Tuesday, October 6, 2009

Blacks and the 2009 election

According to the latest census numbers New Jersey's population is about 15% black.

And if the turnout on November 3rd reflects that Jon Corzine can probably start planning for his second term.

Here's the thing though: even last year with Barack Obama on the ballot exit polls showed turnout from African Americans lagging their share of the population at 12%.

Now most of the pollsters I could find sample composition by race for are expecting something even lower than that. Democracy Corps has it at 10%, we have it at 9%, and Monmouth has it at only 8%. Research 2000, at 12%, is the only company I could find projecting it at the same level as last year.

I usually think of 'worst case scenario' for black turnout as being 80% of the state's black population, i.e. a state with a 15% black population would have a 12% black electorate. But given that's where New Jersey was last year we don't have much choice but to rethink that assumption.

It's a pretty similar story in Virginia. The population there is 20% black and so was the electorate last year. We've had it in the 16-18% range on all of our polls. Insider Advantage had it at 18% on their recent poll, Research 2000 had it at 16%, and SurveyUSA had it at 17% last week and then 15% this week. We'll be watching African American poll response closely the next four weeks...I think it's possible it could go even as low as 13 or 14%...or as high as 18 or 19%. It's just really hard to say what that engagement level's going to be when election day gets here.

Barack Obama will probably show up to campaign for these folks and no doubt folks will come to see him...but will that get them excited enough to show up and vote for Jon Corzine and Creigh Deeds? Hard to say.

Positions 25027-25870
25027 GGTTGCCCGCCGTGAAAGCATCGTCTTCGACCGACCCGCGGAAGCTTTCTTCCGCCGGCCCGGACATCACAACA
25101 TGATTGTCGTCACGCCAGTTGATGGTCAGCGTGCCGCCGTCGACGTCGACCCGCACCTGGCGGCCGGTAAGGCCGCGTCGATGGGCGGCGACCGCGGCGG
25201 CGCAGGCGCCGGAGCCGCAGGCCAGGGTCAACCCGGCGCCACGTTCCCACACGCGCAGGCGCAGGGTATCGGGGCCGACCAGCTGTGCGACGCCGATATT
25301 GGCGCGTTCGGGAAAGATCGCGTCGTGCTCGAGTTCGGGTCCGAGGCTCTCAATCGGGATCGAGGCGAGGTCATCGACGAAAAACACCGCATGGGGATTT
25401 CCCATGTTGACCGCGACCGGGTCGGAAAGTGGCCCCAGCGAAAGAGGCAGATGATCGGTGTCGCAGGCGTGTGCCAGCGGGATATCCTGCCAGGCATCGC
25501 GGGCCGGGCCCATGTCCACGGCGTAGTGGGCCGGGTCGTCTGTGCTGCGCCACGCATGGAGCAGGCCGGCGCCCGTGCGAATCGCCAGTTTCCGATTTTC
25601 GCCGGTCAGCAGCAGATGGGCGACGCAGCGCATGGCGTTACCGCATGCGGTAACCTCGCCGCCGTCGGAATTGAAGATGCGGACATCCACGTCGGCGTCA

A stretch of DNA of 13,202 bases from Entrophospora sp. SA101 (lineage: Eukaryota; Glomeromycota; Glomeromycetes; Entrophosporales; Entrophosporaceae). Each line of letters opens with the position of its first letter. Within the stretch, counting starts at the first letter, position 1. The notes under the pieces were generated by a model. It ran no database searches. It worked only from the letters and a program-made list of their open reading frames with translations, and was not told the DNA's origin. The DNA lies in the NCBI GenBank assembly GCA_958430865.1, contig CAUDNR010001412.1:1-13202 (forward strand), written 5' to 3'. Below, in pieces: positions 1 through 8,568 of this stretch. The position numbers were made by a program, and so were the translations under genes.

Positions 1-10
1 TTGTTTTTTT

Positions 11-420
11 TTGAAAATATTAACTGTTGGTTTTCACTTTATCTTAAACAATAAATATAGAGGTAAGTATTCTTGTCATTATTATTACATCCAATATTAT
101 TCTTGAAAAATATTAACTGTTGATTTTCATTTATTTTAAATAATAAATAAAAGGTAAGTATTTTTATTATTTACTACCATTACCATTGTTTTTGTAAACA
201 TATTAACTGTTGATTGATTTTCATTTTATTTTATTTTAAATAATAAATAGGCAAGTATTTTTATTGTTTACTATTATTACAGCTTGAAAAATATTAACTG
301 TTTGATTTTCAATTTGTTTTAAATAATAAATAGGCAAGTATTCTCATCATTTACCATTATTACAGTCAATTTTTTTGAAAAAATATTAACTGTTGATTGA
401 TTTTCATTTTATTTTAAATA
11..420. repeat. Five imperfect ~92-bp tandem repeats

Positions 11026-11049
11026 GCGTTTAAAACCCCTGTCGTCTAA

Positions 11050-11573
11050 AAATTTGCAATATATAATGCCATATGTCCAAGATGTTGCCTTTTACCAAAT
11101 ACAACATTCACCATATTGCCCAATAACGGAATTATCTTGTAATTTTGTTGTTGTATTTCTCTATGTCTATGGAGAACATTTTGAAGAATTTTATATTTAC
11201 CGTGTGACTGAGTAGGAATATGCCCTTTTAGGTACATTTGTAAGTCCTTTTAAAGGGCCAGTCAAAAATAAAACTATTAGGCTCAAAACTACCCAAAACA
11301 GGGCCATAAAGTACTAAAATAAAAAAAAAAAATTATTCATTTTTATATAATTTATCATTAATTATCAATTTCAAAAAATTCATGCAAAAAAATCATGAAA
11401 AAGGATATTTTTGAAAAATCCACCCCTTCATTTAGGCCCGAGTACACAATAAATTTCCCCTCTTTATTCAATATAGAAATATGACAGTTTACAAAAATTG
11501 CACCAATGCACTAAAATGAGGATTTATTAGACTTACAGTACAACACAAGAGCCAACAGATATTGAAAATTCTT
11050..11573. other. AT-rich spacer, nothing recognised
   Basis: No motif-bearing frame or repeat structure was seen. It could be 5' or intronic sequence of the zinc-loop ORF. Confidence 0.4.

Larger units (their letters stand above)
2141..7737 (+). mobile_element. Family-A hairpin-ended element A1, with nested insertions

Anonymous said...

Does anyone know what percentage of that 15% is of voting age? Maybe since the state's overall voting age population would decrease as a percentage of total population the 15% would hold steady.

Jayant Reddy said...

Tom, I think one possible mistake you're making, one I'm surprised you didn't consider, is assuming the exit polling is right.

The reason I'm surprised is you guys at times past have been at the forefront of calling out provably erroneous exit poll results, such as the 2004 North Carolina black vote share which exit polls pegged at 26%, but actual state data pegged at 19.6%. And more recently you guys pointed out that South Carolina's exit polling, too, had to be wrong in one of the past two Presidential elections because it purported black vote share DECLINING from 2004 to 2008, despite Obama on the ballot in 2008.

That being the case, I think you need to consider that maybe last year's New Jersey exit poll was just wrong and understated black vote share. I just looked at the 2004 exit poll on CNN.com, and it showed the 2004 black vote share at 14% in New Jersey. You say in your blog post that the 2008 exit poll shows the black vote at just 12%, which I confirmed just now again at CNN.com.

So the black vote DROPPED in NJ with Obama on the ballot? I don't think so. I'm guessing the 2008 exit poll you cite erroneously understated black turnout in the state. It's possible that the 2004 exit poll actually overstated black turnout as it did in NC, but I still doubt black vote share was as low as 12% in 2008.

That said, the 2006 NJ Senate exit poll showed black vote share at just 10%, and that may, indeed, be closer to reality next month. The total white vote in 2006 was 77% of the total, compared to, according to what again I think are erroneous exit poll results, 70% in 2004 and 73% in 2008.

I think it's hard to say, too, what black vote share will be in the age of Obama. One hypothesis to be tested is whether Obama's Presidency raises black interest in other elections without him on the ballot, above levels in the pre-Obama America. Probably not, but I still hope......

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